Schuh to Boost Anne Arundel School Spending As Part of Health Care Bailout

County Executive Steve Schuh plans to permanently increase funding for Anne Arundel County schools struggling health care fund, combined with a one-time $22.5 million to prevent a deficit starting July 1 and pay raises for school staff.

Schuh discussed the aggressive plan to increase school spending with The Capital Tuesday afternoon, just a day after the Maryland State Department of Education granted a waiver for the $22.5 million bail out of the fund. The waiver exempted the county from state law that requires all increased funding to be recurring.

As reported by The Capital Gazette,

“The one-time money just buys you time. It just pushes the day of reckoning,” Schuh said.

Anne Arundel County government received a similar waiver last year for $10 million for county schools’ health care fund.

County officials plan to unveil a two-year plan Thursday they hope will stabilize the health care fund, which is expected to run about $20 million in the red for the second consecutive year. School staff attribute the deficit to rising health cost and increasing school staff.

The executive said those unions must help bring health care expenses in line with revenue by paying a greater portion of the costs. Unions for teachers, administrators, maintenance workers and secretaries are negotiating with the county Board of Education on cost sharing for office visits, laboratory tests, emergency visits and other medical treatment.

“That’s the next big phase,” said Alex Szachnowicz, chief operating officer for county schools.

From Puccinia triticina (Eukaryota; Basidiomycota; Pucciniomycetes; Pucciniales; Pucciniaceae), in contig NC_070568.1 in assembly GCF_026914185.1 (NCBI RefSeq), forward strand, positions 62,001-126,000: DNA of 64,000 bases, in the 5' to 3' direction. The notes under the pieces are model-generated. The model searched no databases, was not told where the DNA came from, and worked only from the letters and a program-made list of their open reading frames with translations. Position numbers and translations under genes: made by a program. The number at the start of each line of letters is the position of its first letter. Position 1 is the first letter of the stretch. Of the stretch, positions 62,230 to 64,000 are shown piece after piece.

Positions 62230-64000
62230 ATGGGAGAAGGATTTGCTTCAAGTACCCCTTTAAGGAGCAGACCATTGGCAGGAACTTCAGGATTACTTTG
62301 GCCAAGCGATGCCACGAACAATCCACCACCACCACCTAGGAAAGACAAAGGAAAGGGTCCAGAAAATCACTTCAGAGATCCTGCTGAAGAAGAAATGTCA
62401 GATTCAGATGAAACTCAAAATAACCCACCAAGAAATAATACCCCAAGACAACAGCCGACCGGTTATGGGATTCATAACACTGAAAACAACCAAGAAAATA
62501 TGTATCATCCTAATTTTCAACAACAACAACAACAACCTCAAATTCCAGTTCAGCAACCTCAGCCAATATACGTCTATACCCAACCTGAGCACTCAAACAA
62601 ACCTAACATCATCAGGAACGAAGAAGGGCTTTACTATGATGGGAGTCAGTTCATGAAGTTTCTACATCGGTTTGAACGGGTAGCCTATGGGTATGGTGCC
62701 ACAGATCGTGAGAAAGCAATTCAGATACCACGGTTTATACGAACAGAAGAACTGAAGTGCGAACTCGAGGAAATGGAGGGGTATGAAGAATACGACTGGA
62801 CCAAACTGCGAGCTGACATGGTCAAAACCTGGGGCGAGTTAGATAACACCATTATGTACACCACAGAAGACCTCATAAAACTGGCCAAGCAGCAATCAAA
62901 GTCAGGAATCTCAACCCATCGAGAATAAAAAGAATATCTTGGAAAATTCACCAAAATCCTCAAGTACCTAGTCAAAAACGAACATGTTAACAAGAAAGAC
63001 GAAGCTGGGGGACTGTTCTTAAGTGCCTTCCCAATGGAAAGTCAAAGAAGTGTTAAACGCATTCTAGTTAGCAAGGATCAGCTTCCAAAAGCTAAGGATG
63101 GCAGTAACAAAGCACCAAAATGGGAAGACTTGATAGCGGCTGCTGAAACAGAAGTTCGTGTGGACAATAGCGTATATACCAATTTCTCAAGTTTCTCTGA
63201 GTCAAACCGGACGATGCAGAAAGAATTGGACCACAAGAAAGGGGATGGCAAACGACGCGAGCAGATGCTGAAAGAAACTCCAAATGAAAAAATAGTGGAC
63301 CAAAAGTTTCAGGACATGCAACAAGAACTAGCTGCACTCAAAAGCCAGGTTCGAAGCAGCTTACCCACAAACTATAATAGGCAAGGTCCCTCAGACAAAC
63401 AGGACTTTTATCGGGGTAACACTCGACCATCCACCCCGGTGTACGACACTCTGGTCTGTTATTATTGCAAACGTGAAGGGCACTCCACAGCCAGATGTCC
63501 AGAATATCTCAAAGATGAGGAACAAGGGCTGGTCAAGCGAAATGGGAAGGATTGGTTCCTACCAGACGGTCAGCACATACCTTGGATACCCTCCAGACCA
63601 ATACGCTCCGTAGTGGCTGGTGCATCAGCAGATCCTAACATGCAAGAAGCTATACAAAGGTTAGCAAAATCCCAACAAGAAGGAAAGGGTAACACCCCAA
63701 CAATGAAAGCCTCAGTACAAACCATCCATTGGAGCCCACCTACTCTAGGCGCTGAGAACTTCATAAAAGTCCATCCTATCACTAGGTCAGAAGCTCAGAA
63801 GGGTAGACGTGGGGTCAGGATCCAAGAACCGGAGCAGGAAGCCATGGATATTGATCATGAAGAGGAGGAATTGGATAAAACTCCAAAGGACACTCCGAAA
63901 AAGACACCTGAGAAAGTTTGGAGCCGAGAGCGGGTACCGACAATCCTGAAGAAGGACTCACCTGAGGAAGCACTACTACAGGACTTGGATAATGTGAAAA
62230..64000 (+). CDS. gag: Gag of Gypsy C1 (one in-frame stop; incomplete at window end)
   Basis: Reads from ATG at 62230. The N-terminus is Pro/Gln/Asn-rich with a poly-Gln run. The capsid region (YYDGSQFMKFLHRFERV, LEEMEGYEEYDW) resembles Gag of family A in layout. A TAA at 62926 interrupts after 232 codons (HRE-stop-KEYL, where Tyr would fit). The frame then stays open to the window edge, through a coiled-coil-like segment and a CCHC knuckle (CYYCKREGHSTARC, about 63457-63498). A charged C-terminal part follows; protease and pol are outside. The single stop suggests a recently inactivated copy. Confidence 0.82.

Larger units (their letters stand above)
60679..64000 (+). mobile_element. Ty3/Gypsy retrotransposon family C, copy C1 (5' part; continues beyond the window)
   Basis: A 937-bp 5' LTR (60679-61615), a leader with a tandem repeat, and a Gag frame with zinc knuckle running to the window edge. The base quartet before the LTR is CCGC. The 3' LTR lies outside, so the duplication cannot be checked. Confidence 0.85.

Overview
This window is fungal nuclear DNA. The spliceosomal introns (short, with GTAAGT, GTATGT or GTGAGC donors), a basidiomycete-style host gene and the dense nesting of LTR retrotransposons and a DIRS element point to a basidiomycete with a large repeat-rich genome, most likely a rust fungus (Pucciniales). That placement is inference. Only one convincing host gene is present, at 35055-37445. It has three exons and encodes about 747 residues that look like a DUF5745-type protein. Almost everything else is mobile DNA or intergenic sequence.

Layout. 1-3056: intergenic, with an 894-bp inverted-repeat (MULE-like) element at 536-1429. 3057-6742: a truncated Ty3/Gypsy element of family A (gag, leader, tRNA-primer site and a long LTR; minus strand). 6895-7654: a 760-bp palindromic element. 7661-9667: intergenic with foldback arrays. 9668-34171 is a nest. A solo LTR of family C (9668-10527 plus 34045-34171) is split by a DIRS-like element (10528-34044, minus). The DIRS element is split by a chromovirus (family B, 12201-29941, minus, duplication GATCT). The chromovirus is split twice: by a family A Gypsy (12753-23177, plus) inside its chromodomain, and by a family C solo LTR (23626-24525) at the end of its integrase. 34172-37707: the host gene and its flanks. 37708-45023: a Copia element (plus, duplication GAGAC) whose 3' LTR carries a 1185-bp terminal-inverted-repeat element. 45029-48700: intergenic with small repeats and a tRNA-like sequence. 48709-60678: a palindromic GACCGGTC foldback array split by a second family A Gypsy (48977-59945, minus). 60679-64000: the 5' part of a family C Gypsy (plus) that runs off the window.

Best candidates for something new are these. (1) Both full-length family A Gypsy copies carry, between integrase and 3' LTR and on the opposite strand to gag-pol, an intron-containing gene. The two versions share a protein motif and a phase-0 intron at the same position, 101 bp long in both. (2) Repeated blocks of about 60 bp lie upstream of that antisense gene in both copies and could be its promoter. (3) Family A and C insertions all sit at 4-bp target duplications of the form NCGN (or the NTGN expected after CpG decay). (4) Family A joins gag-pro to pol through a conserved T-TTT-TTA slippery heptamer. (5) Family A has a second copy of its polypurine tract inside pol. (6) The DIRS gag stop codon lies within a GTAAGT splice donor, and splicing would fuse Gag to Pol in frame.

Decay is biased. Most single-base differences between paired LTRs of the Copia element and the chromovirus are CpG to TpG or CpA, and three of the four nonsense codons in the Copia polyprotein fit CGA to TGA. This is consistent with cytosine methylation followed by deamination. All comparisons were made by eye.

Bill Jones, executive director of the Teachers Association of Anne Arundel County, said teachers will have to pay more for health care. The conflict is over “how deep” the concessions will be, he said.

Last week, three schools unions agreed to increases in copays for some prescriptions drugs to save the school system about $400,000. The three-year agreement starts in 2018. The school system also negotiated a deal with CareFirst that would save them$16.9 million from 2018 to 2020.

The school system struggled to keep up with monthly medical payments. Earlier this year, school officials transferred $2 million from a surplus fund to pay for health care. Schuh also transferred $5 million from the county budget to help pay for health care this fiscal year to avoid drastic actions, such as furloughs and layoffs. .

County Council member Chris Trumbauer, D-Annapolis, said increasing teacher pay will mitigate the pay loss of shifting health care costs to teachers.

“We’re also not asking teachers to take one step forward and two steps back,” he said.

But county government won’t be able to meet some county and school needs in the budget set to be unveiled next week so it can pay for health care.

“It means fewer police, fire fighters, less pay increases, fewer bike trials, less for parks…” Schuh said.

Schuh said the state waiver freed him to fund both school staff raises and the health care fund.

“We avoided a major disaster,” he said.

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